# Design a two-stage LC low-pass filter with one fixed stage

I need to design a two-stage LC low-pass filter just as the picture below. The values of L and C in the second stage(L6 and C4) are fixed. I can only change L8 and C5. The required cutoff frequency is around 2MHz. The Q factor is not so matter.

So my question is: is there any special point I need to pay attention to when designing L8 and C5. (I know that for the RC filter, the resistance of the second stage needs to be much larger than that of the first stage. But I dont know whether it would be the case for LC filter. Or any similar rules) Update: the source impedance is about 50ohm. And the load is about 30ohm. Of course at the end some resistors would be added into the circuit, but at this moment, I think I can just ignore them.

• LTSpice is free. – Andy aka Dec 16 '16 at 13:50
• So is ngspice :). – Al Bundy Dec 16 '16 at 14:30
• @Andyaka I need to learn some basic ideas first. I dont want to select the components randomly and then simulate them. – billyzhao Dec 16 '16 at 14:31
• He has encouraged you to think and then check your ideas using simulator not to select components values randomly. – Al Bundy Dec 16 '16 at 14:33
• What is the source and load impedance? Are we to assume 50 ohms for each? – George Herold Dec 16 '16 at 14:38

I have derived the transfer function of this 4th-order network but the trick is to factor it into two second-order polynomial forms. As there are no zeros in this network, we can use the Fast Analytical Techniques (FACTs) to determine the denominator coefficients from $$\b_1\$$ to $$\b_4\$$ or use a simple Thévenin approach and ask Mathcad to factor the $$\s\$$ terms. The only difference is that Mathcad won't arrange terms in series-parallel forms what the FACTs would let you do. Anyway, here, the transfer function came quite easily. Below is the Mathcad sheet showing the raw transfer function (using Thévenin) and the other one using a 4th-order polynomial form: The difficulty now lies in trying to factor-in the 4th-order denominator into two 2nd-order filters. If we consider that the second resonance is above the first one, then a simplification is feasible. This is what the below sheet shows and the deviation with the full-blown formula is not too ugly. Considering your fixed values for $$\L_6\$$ and $$\C_4\$$, you should be able to extract the values for $$\L_8\$$ and $$\C_5\$$. As usual, I encourage you to discover the FACTs which are of invaluable help for determining transfer functions for passive or active circuits. You can start with the Extra-Element Theorem from Dr. Middlebrook (https://en.wikipedia.org/wiki/Extra_element_theorem) and look at the presentation taught at APEC in 2016: http://cbasso.pagesperso-orange.fr/Downloads/PPTs/Chris%20Basso%20APEC%20seminar%202016.pdf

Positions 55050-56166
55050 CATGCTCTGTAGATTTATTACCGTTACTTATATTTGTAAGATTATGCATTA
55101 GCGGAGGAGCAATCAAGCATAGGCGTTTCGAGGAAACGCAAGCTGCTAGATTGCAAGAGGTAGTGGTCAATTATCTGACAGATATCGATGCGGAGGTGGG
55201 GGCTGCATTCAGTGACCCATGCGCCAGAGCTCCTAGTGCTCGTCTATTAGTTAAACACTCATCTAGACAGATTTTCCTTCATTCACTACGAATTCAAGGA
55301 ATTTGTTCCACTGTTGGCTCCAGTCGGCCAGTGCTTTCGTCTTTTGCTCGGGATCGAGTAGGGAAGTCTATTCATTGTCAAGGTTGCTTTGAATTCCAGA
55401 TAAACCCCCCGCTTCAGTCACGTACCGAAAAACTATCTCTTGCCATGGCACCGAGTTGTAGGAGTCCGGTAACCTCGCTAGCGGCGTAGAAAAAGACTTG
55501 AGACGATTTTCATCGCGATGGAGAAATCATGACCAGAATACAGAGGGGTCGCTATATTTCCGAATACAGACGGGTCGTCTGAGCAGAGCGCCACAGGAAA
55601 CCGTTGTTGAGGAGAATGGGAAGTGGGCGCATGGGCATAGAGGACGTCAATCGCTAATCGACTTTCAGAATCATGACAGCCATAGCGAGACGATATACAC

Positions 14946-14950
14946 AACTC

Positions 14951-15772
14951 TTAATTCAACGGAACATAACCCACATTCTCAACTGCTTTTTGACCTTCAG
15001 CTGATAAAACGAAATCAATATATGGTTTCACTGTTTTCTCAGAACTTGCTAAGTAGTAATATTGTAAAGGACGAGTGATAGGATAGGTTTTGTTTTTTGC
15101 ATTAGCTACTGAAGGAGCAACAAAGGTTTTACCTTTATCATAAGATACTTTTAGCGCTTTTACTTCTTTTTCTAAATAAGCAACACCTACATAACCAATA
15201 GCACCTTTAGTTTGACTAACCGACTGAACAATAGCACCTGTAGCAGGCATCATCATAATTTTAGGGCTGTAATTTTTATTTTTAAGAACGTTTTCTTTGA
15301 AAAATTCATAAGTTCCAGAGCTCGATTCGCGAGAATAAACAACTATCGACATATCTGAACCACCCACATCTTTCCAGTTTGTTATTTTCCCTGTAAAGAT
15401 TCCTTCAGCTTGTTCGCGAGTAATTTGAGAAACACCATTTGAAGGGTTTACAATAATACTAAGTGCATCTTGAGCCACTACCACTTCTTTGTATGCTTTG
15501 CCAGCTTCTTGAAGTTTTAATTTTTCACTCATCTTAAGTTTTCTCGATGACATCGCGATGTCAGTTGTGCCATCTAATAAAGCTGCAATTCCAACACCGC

You also have an example of a 4th-order $$\LC\$$ network tuned for a maximally-flat response here http://cbasso.pagesperso-orange.fr/Downloads/Book/List%20of%20FACTs%20examples.pdf.

"I know that for the RC filter, the resistance of the second stage needs to be much larger than that of the first stage. "

No - this is NOT a general requirement, neither for RC nor for LC. Rather, this is a "design option" only - with the following background:

It is very easy to design a direct coupled passive two-stage filter when both stages are sufficiently decoupled. Without using an active buffer between both stages, it is often sufficient to have a second stage that does not load the first stage considerably. And the advantage is: You can design (calculate) both stages separately.

In your case, we have a lossless 4th-order lowpass, which is somewhat unrealistic - really no resistors ? This makes no sense because the poles will be on the imaginary axis (infinite Qp).

Update: OK - as one can see you have updated your question (resistors at the input and output). Therefore, I propose the following approach:

1.) Using the classical rules of voltage division you can find the general transfer function (finite Rin and Rout) for the last stage only (setting L8,C5=0).

2.) Implemeting the particular values, you can roughly plot the magnitude of the output voltage as a function of the input voltage (variable frequency).

3.) From the result, you can decide what you want to do (what the task of the first stage should be).

• Thank you. I just want to learn the general idea first. Of course I would add resistance into my circuit at the end. So can I just say that, the values in the second stage have no direct influence on the choice of the first stage(except for the cutoff frequency or the bandwidth)? – billyzhao Dec 16 '16 at 14:29